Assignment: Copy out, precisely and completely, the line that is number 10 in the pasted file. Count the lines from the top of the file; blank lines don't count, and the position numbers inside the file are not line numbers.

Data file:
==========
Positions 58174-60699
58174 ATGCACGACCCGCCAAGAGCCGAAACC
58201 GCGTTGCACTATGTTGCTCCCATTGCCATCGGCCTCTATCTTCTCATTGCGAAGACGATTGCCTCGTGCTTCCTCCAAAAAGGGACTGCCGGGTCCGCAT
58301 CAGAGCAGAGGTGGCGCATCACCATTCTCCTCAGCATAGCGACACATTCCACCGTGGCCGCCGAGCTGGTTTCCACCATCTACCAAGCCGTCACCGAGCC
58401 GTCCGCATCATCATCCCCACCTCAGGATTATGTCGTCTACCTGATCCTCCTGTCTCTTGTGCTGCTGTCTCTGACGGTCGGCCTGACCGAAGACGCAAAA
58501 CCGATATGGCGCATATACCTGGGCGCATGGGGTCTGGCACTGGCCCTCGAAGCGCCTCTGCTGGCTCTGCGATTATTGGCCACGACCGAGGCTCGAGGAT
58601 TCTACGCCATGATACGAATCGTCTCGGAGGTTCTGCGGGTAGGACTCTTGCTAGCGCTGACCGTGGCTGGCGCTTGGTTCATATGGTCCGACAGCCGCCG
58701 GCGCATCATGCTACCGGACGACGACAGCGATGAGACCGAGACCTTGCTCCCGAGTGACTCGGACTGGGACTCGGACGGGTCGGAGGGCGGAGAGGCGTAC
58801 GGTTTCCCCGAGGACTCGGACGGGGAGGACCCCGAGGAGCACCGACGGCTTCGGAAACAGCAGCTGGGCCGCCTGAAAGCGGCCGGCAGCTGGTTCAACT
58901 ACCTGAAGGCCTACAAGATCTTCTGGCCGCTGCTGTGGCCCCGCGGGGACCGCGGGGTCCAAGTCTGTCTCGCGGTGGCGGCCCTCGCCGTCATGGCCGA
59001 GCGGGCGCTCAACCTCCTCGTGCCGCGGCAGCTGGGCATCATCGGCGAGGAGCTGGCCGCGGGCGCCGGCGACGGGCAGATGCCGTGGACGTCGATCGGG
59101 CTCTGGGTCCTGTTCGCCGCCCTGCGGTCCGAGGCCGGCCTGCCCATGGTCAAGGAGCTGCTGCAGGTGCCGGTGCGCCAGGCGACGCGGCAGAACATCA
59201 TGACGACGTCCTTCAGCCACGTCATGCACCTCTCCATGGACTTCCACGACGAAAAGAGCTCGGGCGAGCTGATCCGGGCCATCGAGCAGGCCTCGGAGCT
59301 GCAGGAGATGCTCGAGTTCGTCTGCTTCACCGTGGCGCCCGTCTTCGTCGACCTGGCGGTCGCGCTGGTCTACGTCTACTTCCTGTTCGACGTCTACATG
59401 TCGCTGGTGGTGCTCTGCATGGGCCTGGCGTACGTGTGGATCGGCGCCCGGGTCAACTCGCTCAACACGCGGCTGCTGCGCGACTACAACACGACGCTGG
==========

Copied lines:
58901 ACCTGAAGGCCTACAAGATCTTCTGGCCGCTGCTGTGGCCCCGCGGGGACCGCGGGGTCCAAGTCTGTCTCGCGGTGGCGGCCCTCGCCGTCATGGCCGA